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The Michigan Department of Agriculture and Rural Development released information regarding an uptick in cases of canine influenza in the state. As of August 3, in 2018 there have been 70 confirmed cases of canine influenza reported, all of which have occurred since July 13. The cases have occurred in Huron, Kent, Macomb, Oakland, Ottawa and Wayne counties. With the State 4-H Dog Show and other dog exhibitions quickly approaching, I wanted to provide you with some helpful information regarding this issue.


Canine influenza, or dog flu, is a highly contagious respiratory infection in dogs caused by an influenza virus. Signs of canine influenza can include fever, lethargy, coughing, and nasal and/or eye discharge. Most cases of canine influenza are mild, and affected dogs usually recover within two to three weeks. However, more severe cases can occur, so it is important to talk with your veterinarian if you think your dog has influenza.


If your dog is ill, please do not bring them to a dog show and talk with your veterinarian about getting your dog vaccinated for influenza. Facilities where dogs are brought together for care, grooming, or other activities are advised to prevent the spread of influenza by keeping sick dogs away, cleaning and disinfecting thoroughly, and recommending that dogs are vaccinated before arrival.


If your dog is showing signs of canine influenza, contact your veterinarian. Canine influenza is reportable to the Michigan Department of Agriculture and Rural Development.

As a reminder, there is a risk for disease any time dogs come together in groups. During the show season, you can help keep your dog and other members' dogs healthy by following some basic biosecurity practices.

  • Keep your distance: 

    • Restrict your dog's access to people and other dogs. Remember that places such as dog parks, doggie day cares, dog boarding facilities and other places where dogs can potentially be a risk canine influenza.

    • Also, avoiding eating and drinking around animals. Although this type of influenza is not believed to be transferrable to humans, it is always a best practice to not consume food around animals and wash your hands regularly.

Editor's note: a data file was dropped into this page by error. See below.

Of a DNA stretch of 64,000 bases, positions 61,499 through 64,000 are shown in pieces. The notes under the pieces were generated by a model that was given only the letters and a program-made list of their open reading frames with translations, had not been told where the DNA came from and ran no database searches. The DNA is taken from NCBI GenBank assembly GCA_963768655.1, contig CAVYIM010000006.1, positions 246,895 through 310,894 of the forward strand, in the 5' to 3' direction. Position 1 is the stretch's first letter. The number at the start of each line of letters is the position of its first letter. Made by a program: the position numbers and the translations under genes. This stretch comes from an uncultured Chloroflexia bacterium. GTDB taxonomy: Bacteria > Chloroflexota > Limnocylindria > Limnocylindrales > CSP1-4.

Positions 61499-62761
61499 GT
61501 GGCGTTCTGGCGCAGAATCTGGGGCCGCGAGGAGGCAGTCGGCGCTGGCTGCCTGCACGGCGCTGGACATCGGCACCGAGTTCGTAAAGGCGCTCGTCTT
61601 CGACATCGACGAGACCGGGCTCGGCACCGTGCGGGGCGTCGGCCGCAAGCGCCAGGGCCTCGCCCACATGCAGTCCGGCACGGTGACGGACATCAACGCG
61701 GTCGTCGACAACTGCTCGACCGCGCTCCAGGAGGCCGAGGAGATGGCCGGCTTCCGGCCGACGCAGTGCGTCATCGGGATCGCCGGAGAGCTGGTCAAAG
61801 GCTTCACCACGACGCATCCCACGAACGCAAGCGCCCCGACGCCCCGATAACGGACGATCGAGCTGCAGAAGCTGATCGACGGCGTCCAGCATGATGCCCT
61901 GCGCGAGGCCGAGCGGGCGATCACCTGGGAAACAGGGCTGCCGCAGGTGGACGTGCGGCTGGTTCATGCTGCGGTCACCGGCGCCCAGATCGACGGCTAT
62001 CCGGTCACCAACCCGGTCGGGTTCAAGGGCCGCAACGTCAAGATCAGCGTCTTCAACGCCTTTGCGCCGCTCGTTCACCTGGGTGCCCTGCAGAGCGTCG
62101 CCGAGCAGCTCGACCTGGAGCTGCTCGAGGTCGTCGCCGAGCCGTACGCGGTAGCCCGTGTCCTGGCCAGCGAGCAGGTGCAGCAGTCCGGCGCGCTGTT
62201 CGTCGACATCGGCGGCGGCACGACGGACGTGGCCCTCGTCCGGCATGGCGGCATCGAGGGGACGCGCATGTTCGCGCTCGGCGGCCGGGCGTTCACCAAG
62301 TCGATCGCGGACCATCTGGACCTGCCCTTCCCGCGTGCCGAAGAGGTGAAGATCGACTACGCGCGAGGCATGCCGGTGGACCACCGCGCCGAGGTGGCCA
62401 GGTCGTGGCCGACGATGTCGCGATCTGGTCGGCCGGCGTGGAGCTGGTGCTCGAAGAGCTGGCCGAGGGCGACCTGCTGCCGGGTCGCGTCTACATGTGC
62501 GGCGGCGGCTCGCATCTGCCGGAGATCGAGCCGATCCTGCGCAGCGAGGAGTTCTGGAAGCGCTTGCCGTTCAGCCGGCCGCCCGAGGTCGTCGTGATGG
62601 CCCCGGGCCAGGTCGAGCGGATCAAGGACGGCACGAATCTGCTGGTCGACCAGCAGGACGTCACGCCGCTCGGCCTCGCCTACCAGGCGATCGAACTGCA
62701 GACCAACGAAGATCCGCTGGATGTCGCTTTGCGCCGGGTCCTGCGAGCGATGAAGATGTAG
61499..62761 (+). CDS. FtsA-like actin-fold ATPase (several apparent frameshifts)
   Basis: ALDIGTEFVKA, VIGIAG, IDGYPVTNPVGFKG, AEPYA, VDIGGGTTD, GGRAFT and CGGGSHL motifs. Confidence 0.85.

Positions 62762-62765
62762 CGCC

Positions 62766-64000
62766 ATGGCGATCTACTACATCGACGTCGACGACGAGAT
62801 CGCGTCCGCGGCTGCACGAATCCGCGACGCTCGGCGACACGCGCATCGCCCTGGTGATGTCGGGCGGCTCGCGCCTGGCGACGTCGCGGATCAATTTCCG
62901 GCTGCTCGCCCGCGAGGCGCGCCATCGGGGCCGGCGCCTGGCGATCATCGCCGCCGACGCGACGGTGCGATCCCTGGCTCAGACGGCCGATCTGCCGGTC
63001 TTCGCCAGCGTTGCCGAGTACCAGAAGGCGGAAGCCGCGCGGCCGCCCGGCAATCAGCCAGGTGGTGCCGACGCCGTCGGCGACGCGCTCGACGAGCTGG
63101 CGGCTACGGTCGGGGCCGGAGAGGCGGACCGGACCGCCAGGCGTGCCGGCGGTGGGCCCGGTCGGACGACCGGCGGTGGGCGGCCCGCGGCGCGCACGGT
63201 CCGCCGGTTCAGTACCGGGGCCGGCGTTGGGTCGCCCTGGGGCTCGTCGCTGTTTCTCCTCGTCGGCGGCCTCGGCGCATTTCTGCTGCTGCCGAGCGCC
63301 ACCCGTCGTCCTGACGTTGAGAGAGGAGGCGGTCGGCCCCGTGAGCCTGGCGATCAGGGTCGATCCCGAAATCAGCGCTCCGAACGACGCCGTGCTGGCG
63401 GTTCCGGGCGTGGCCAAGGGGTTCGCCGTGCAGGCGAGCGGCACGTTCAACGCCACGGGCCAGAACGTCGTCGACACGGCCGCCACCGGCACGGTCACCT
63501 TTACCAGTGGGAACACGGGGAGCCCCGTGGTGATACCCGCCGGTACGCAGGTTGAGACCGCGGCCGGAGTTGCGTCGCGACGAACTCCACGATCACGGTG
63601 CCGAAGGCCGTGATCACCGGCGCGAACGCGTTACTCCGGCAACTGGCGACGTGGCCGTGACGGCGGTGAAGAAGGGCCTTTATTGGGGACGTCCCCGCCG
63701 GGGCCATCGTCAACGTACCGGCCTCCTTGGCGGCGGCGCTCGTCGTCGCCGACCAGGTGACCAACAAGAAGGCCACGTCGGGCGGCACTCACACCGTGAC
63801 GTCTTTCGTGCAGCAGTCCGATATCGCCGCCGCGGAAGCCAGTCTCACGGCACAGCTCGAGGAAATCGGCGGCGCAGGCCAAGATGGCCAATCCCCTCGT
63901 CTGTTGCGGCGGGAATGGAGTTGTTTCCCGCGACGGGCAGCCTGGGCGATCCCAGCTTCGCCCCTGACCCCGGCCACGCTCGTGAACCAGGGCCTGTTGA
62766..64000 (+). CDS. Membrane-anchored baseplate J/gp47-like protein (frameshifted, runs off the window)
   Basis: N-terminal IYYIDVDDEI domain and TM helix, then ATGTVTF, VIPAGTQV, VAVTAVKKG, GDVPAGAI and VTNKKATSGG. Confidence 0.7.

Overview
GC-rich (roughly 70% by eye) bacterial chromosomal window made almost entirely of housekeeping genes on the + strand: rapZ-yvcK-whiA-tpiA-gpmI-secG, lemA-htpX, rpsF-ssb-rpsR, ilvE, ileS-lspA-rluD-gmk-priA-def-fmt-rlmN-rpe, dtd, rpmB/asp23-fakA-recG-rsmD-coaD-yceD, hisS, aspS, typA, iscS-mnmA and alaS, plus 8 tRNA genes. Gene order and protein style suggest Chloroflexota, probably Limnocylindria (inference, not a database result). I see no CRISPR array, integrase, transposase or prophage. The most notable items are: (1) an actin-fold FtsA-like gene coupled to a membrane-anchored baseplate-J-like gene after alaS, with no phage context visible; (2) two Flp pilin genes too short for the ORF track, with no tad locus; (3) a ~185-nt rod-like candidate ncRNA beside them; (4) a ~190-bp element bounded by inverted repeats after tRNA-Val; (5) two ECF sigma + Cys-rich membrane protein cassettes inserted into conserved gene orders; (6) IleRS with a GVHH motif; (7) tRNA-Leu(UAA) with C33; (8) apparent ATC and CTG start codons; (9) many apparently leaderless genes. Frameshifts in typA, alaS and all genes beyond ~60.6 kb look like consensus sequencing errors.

• Keep it clean

    • Washing your hands and clothes after working with your dog and regularly cleaning and disinfecting your equipment such as brushes and water/food dishes is essential to preventing disease

  • Don't bring in disease

    • Think twice before sharing equipment or supplies with others. If you decide to share equipment with others, always clean and disinfect equipment before and after sharing.

  • Recognize a sick animal

    • Early detection of unhealthy animals can help prevent the spread of the disease. Be on the lookout for signs of illness including fever, lethargy, coughing, and nasal and/or eye discharge. A dog's normal temperature range is 101 and 102.5F, however, each dog has its own normal temperature. It is helpful to know what your dog's normal temperature is so you can quickly tell if your dog is showing signs of fever. For detailed instructions on how to correctly take your dog's temperature, please click here. If you have any concerns about your animal's health, consult with your local veterinarian

For more information and the current case count, visit


If you have questions, please contact Katie Ockert 4-H Animal Science Educator 517-432-5270 or

Canine Influenza


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